Show users the product value with demo content
“Show, don’t tell.”
The aphorism applies perfectly to the SaaS world.
Particularly for complex products within specific use cases, blocks of text are never going to properly convey the value your app offers. Instead, you need to use your welcome page as a way of demonstrating how your product works.
Using demo data that the user can play around with helps tremendously.
It’s a proven way to get users to experience an ‘Aha’ moment quickly, enabling those users to join the dots and set their expectations about how to navigate the product. Mixpanel does this really well.
How to create engaging first time experiences with welcome pages
With that set of principles in mind, this section of the article is going to dive into some specific tactics you can use when creating welcome pages that engage, entice, and activate new users.
Reiterate your value proposition while new users wait for the app to load
Don’t view a loading screen as ‘dead time’.
Take advantage of having your customer’s attention by hammering away your value proposition: Userpilot does a great job of this with an engaging graphic.
Personalize the first screen users see – don’t leave them staring at a white space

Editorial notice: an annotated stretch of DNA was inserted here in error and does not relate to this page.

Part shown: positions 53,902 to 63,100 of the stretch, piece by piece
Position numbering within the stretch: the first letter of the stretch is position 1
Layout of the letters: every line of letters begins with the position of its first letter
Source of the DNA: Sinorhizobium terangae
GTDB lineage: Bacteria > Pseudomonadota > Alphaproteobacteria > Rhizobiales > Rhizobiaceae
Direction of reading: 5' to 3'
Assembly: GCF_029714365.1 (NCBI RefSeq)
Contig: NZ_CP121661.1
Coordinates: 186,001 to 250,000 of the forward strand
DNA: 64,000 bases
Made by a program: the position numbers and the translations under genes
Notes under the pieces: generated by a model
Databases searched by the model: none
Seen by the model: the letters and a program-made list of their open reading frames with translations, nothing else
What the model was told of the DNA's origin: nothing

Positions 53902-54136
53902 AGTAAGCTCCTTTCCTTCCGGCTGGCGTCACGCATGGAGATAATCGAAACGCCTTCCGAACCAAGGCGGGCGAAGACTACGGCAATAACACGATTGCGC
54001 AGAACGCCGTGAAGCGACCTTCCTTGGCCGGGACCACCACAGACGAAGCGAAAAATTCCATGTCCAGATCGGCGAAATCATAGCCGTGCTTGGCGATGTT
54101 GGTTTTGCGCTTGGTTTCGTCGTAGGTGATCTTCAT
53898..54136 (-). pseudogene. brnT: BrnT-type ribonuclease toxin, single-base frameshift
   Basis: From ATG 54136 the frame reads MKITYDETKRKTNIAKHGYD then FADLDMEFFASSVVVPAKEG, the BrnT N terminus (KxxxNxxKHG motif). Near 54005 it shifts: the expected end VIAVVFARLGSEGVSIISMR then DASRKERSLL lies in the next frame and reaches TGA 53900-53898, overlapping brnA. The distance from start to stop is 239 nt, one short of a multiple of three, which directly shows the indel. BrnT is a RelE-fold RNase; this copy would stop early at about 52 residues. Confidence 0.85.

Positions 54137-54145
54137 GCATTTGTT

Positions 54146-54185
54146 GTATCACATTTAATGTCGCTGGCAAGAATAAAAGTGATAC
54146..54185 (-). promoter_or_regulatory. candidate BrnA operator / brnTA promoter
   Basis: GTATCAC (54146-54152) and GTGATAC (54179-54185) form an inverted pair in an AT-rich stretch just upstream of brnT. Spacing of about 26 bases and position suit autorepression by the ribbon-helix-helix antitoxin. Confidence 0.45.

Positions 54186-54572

While some degree of personalization is essential – as we mentioned earlier, new users will expect at least their name to be populated.
But what’s more important is personalizing their first-time experience with relevant information and guidance for their specific use case.
We can see a fantastic example of creating different content that addresses different use cases below from Slack: this is about showing a new user what a new workspace is all about.
A fundamental tenet of effective communication is ‘if you’re speaking to everyone, you’re speaking to no one.’
That should inform how you think about crafting a welcome message.
You’re not flying blind here: you can use the data you collect during signup to craft an engaging series of welcome pages.
The flow below from Asana shows the range of information you might look to capture: their team name, their key activities, knowledge level, team members, and more.
Then use the data to personalize the empty screen with the information you’ve gathered to give then an excellent first impression of your application.
Start with a welcome modal rather than pushing users into a product tour
The first thing that comes to mind for many people when they think about welcoming new users: a product tour.
While there are certainly use cases for that type of functionality, in many situations a welcome modal is a much simpler way to do the job.